A newborn in Canada whose mother contracted the Zika infection abroad during pregnancy is normal so far, Canada's chief public health officer says.
A total of 187 Canadians have contracted Zika, Dr. Gregory Taylor told CBC's Power & Politics host Hannah Thibedeau. One is a baby whose mother was infected while travelling in the first trimester of pregnancy and the baby contracted it.
"The baby had presence of the virus in the cerebrospinal fluid. That's the fluid surrounding the brain and spinal cord. But at this time the baby is normal," Taylor said.
The baby will be monitored closely.
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While the pregnant woman's body clears itself of the Zika virus, doctors are concerned about how it seems to cause brain damage and other complications that appear later in a baby's development. Researchers are tracking how congenital Zika syndrome can lead to problems such as constricted limbs, brain abnormalities and seizures.
The Public Health Agency of Canada has reports of 11 Zika pregnancies, all travel related, a spokeswoman said Friday.
The current Zika outbreak was first detected last year in Brazil, where it has been linked to more than 1,700 cases of microcephaly, a birth defect marked by small head size that can lead to severe developmental problems.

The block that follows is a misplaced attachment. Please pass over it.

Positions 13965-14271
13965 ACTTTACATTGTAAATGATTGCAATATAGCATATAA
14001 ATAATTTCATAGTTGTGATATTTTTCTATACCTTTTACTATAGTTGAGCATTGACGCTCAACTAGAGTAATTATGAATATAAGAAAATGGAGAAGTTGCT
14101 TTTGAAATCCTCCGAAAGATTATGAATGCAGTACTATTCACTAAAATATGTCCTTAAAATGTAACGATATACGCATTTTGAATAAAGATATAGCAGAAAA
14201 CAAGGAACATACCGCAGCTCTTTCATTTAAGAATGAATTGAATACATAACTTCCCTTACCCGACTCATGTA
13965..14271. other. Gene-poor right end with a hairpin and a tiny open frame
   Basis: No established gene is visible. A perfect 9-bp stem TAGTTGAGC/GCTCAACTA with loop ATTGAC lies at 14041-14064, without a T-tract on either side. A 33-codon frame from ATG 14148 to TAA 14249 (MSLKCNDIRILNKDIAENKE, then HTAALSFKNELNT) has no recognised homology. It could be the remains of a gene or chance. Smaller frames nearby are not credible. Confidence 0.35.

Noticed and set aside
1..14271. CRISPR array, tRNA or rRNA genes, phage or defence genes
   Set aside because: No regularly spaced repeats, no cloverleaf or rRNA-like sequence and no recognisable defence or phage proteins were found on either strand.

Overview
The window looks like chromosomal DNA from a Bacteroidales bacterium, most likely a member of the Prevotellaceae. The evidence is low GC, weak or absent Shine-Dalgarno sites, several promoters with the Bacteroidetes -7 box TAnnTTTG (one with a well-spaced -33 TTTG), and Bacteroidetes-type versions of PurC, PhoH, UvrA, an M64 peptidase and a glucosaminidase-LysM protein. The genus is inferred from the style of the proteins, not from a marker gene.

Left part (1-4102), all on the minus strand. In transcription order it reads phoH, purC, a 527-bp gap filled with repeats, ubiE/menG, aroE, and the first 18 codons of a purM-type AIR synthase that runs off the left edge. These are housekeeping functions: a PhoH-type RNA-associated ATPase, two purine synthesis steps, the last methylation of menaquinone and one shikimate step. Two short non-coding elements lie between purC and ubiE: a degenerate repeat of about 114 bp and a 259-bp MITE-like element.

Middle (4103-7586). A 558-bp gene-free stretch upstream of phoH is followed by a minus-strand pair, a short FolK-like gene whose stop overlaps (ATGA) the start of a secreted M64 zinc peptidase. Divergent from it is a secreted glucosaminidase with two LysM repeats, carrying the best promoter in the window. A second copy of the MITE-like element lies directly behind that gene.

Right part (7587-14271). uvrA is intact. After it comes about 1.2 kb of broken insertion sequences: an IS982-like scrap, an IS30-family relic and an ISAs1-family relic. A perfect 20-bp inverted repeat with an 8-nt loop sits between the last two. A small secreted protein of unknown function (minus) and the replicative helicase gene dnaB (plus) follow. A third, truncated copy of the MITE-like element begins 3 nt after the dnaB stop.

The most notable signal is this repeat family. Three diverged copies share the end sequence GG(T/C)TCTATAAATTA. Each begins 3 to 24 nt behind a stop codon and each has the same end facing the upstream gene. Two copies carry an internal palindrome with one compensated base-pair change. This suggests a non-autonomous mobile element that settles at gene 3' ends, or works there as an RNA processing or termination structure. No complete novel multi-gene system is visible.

Obstetricians use ultrasounds to check for signs of microcephaly during pregnancy, but Brazilian doctors have cautioned against equating Zika congenital infection with microcephaly.
So far, evidence suggests that between one to 13 per cent of Zika pregnancies result in a baby with neurological deficits, Taylor said. The estimate could change as clinicians and scientists learn more about more subtle neurological effects.
Earlier this week, the Public Health Agency of Canada modified its travel advisories to recommend pregnant women or those trying to conceive to avoid a small area north of downtown Miami where Florida officials report 16 non-travel related infections of Zika in people.
"Because it's contained to a very small area within the country, we can't issue a travel advisory for the entire country. It doesn't make any sense because the risk is so localized," Taylor said. "That's a new approach for us. We've never done that before."
About four million Canadians visit Florida every year.
In the vast majority of people infected with Zika virus, the reaction is mild, and 80 per cent have no symptoms, Taylor said.
For people in Canada, the risk continues to be low since the mosquito species that normally transmits Zika virus cannot survive the cold weather, Taylor said.
Travellers are advised to protect themselves from mosquito bites at all times.